Apple has already proven that in its remarkably successful closed media ecosystem, the company’s store can earn an estimated 30% of the top-line for media sales — without having to produce any media. This happens when Apple creates compelling devices, exciting user-experience platforms, and fresh marketplaces. For Steve, the upside here is huge. And so he should be happy to tie that upside with anyone who is as crazy-aggressive as he is about getting legions of consumers in the habit of paying for media. And that list has just one name on it: Rupert Murdoch.

A fresh start and a new division — with a new concept and a new design for a new platform — is the only way someone like Rupert can have the freedom he needs to reinvent media for a new age. And only Rupert can do this — without falling into the ruts of compatibility with existing businesses or holdover assumptions from old models.

Kudos to Mr. Murdoch for summoning up the courage, and putting up the money.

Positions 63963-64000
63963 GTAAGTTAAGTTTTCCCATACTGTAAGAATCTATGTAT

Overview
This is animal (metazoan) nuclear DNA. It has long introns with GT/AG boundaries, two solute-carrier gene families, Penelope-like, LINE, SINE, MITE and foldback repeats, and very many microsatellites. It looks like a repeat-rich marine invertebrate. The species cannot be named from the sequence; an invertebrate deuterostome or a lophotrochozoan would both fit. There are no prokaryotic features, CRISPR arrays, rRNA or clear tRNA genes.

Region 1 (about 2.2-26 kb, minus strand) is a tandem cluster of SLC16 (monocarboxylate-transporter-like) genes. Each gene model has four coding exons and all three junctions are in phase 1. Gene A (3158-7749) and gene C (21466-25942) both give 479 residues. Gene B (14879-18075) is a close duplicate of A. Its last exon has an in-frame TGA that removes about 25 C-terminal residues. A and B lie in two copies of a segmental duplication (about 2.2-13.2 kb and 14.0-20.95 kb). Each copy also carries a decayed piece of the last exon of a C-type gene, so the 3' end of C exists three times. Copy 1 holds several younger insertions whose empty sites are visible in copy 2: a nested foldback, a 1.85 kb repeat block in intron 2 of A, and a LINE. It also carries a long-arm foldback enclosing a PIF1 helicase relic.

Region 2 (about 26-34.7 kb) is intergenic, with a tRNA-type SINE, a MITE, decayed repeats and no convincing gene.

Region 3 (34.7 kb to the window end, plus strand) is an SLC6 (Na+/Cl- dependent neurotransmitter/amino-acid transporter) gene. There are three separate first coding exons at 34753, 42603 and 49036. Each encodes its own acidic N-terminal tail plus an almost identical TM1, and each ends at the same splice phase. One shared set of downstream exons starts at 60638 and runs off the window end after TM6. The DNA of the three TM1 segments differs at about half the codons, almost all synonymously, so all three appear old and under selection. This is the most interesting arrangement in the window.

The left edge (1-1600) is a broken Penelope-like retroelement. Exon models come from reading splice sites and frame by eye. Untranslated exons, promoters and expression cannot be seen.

Online Experience for Publishers: Innovate or Die

We need an experience revolution.Revolution Fist

Each week, we hear of major publications and traditional broadcasters who are struggling to stay afloat in a digital age with new economics and new expectations.  Despite the promise of interactivity made with the internet revolution over the last 15 years, most publishers have done little more than replicate dead trees online, with zero innovation beyond the hyperlink, the slideshow, and an embedded video now and then.

And yet we can see from the rising successes of the last decade like Facebook, Google, Zynga, YouTube, and others that what catches audience attention is interactivity.